Solitary confinement is how you break prisoners. And that’s what Covid did to us. Over time, we became delusional, incapable of trusting ourselves because the world has gotten too complex to figure out on our own. And we lost trust in experts because they talk in a thousand different tongues – which seem to change by the week. Meanwhile, we’re besieged by conspiracy theories – some even by our former president – that may sound at first glance as believable as anything else.

What a can of worms!

 We used to be empowered because we knew how to play this game of life. But now the rules have changed: we no longer are the exceptional people, the most favored of all nations, the king of the hill. Instead, we feel climate change’s hot breath burning our backsides while Covid mows us down. Polarization has caused our neighbors to become our enemy. And now, a significant war, erupting like a sulfurous volcano, threatens to engulf all of Europe, if not the world.

Explaining this malaise, naysayers have pronounced that the old game of democracy is dead. They complain that the Big Truths honoring morality and fair play are holding us back. In its place, these malcontents are busy devising new games with simple, easy-to-follow rules. I’m talking about folks like our neighbors who have fallen down the rabbit hole of alternative realities like QAnon.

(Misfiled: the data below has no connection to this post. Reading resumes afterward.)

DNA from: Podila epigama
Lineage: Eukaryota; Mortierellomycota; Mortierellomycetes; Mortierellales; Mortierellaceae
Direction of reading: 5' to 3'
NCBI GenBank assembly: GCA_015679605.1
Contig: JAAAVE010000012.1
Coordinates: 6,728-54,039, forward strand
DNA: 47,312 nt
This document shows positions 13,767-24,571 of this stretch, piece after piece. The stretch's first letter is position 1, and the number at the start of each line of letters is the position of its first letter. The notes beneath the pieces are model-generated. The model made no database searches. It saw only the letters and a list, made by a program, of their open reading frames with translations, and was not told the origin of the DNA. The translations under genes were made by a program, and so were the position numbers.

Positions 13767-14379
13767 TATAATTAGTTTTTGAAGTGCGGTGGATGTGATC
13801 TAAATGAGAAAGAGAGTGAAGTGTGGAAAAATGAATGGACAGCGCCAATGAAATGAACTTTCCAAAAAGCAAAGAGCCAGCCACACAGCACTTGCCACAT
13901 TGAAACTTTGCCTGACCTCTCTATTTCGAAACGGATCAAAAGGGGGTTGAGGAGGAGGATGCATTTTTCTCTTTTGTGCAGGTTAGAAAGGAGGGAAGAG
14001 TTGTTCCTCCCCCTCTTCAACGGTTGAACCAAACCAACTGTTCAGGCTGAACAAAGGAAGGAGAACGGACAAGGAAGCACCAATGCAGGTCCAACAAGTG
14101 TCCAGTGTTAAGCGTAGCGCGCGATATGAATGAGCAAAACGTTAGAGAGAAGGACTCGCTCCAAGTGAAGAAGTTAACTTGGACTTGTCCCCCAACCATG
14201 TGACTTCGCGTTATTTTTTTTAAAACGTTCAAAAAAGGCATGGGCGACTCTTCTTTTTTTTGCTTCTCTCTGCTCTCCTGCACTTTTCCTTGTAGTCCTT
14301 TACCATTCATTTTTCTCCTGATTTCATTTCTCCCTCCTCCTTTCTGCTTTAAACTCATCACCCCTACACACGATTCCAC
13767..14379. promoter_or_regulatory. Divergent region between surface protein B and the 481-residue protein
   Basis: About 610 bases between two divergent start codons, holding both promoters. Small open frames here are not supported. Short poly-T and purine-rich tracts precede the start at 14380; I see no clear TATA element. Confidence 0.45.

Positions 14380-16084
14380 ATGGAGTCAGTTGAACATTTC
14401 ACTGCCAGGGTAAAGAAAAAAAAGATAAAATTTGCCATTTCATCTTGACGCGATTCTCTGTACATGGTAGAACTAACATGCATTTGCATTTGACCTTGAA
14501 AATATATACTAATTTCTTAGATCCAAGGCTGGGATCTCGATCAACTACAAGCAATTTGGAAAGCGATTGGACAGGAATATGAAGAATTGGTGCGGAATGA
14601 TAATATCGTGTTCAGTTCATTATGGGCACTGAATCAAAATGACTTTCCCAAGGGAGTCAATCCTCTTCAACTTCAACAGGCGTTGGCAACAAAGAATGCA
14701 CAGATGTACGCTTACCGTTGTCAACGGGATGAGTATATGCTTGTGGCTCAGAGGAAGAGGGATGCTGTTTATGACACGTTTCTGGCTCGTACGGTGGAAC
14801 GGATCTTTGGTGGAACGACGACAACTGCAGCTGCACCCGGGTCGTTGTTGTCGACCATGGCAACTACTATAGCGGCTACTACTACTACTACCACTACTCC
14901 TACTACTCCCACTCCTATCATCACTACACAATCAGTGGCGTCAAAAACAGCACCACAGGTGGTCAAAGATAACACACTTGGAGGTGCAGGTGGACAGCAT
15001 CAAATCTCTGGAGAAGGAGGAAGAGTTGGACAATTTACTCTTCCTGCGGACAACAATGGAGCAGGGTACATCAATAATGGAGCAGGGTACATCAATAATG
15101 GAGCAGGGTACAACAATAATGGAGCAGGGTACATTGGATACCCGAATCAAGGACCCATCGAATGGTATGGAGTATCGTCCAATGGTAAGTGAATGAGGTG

My ravings are not just that of a patient, addled by too much radiation: it’s the conclusion of the philosopher and game theorist, C. Thi Nguyn, who in his recent book, “Games, Agency As Art,”⁠1 came up with this notion. He writes that the lure of conspiracy theories, like QAnon or the Flat-Earth Society, is about putting yourself in charge of your own little world, “in which you can manage everything, in which you can understand everything.” 

His research reveals that people hooked on conspiracy theories “say over and over again” how it has empowered them. And the reason, he says, “is the conspiracy theories fit inside your head. They’re the right size for you just like games are the right size for you to take some kind of action.”⁠2 

These conspiracies, which conjure up alternative realities where everything is relative, anything is permissible, and morality doesn’t exist, have had a hypnotic appeal to extremists. That is, until recently, when objective reality reasserted itself: Overnight, Putin’s barbaric and brutal invasion of Ukraine popped the bubble of all these pie-in-the-sky fantasies.

At last, old virtues, like human dignity and democracy, are back in vogue. Once again, we are witnessing how a sense of place is worth fighting for – and even dying for –  as Ukrainians stream back to their spiritual homeland from around the globe to take on Russian tanks with crowbars and Molotov cocktails. 

Regaining our sense of place is a vital component in rebuilding trust in each other, necessary to building a better world. Otherwise, we are like salmon swimming in circles biting each other in frustration because we have forgotten the way home




2 ibid.